Harold lamented very much the prospects of rectal discharge; so much so that those symptoms somehow became manifest. He called the Swedish Academy, describing pelvic pain, nausea, and generalized weakness. He said he could “feel a lump”.

Microscopic examination of the rectal-biopsy specimen showed no surface injury or inflammatory exudate associated with lamina propria and crypt inflammation, a case asserted by Harold. He insisted on staying at the Swedish Academy, just to be observed. The Swedish Academy suggested to Harold that he may have simply shat his pants.

Harold couldn’t sleep. He counted calcified plaques traversing his arteries, which seemed more relevant than sheep. The calcified plaques in his mind became blood clots and aneurysms. He mistook his pulse for a time bomb, shedding off the final seconds of his life, clicking backwards until his head exploded. The multi-layered pools of stains on Harold’s pillow, made by aggregate nights of head sweat, formed a large distorted grimacing face.

After a five night stay in the Swedish Academy, Harold eventually agreed to go home. But a few days later, the phone calls started. Harold, or sometimes his assistant, would call the Swedes citing a new myriad of reasons for concern: asymmetrical testicles; a vague feeling behind his eyeballs; dry hair; a chronic desire to excavate things which are “hidden inside [his] the pores”.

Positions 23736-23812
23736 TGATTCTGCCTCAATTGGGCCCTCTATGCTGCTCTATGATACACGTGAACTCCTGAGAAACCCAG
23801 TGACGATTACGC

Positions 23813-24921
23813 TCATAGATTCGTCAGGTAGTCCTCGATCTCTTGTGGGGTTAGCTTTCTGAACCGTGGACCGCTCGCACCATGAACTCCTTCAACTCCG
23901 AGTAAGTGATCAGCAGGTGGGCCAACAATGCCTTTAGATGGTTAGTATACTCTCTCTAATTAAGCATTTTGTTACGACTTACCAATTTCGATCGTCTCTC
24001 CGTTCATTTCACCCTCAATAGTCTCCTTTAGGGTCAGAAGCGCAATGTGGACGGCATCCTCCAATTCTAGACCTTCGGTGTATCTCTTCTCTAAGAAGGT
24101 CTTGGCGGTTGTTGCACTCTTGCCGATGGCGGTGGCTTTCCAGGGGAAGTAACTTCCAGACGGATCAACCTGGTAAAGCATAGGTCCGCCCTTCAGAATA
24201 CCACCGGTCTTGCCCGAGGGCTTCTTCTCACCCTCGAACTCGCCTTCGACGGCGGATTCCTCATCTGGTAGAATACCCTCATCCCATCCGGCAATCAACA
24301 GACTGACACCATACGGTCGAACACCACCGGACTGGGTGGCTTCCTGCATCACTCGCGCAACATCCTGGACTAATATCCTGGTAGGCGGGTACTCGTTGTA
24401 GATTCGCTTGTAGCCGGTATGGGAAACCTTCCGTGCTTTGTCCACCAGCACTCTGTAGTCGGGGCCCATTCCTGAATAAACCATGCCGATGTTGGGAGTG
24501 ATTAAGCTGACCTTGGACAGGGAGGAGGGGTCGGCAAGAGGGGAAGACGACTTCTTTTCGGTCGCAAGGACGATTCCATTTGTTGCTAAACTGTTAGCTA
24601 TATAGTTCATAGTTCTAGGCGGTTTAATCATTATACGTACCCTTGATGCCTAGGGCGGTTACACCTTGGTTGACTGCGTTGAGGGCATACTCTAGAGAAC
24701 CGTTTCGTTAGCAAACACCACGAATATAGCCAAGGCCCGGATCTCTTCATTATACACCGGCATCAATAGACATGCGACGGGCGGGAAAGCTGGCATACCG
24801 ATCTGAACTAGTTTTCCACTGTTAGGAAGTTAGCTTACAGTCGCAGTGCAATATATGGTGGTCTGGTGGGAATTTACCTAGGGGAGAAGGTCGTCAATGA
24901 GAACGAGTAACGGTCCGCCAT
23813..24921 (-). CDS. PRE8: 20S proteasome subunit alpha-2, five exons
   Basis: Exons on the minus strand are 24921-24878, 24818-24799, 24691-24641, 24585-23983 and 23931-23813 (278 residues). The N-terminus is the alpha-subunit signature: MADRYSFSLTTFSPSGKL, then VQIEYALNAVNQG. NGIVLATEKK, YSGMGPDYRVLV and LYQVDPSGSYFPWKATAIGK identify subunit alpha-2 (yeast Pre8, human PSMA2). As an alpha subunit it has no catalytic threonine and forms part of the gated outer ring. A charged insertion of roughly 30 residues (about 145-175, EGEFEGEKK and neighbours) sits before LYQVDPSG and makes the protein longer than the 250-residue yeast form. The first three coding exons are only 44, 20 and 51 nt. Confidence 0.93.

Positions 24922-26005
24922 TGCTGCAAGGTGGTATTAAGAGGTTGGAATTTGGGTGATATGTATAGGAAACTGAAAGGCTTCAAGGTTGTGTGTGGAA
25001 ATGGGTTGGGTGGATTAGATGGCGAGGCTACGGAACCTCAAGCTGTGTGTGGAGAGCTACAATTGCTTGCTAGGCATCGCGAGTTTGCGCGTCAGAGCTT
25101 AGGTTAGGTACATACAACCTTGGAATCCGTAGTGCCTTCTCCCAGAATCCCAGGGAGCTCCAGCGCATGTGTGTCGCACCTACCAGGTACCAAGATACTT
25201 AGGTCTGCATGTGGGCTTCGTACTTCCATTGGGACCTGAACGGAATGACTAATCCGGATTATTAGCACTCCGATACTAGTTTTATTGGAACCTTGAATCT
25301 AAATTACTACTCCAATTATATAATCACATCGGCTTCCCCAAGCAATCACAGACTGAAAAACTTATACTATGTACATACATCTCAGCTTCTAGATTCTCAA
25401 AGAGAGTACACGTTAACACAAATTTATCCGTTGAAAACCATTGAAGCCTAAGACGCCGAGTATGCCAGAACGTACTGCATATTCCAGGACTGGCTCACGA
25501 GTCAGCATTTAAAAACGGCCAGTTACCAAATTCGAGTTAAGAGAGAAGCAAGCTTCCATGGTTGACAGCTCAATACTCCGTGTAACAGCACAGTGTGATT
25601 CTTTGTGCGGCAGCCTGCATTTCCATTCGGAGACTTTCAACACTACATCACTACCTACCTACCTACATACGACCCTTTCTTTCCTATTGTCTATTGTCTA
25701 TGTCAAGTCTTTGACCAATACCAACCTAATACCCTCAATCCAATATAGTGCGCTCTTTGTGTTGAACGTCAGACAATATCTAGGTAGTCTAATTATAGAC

After being ignored, Harold began mailing the Swedes extremely large endoscopic renderings—or at least imaginings—of his rectum fashioned with pencil crayon. “Not just a literary artist, but a visual one,” the Swedes had to admit.

One evening while sitting on the toilet, Harold realized his eardrums were parasites, having sucked away all the dialog he had never written, all the conversations he never had. Finally, that part inside him came out with a sullen slap. In silence, he imagined more silence: that chorus of wind through his teeth as he yawned, respectfully, in front of a standing ovation.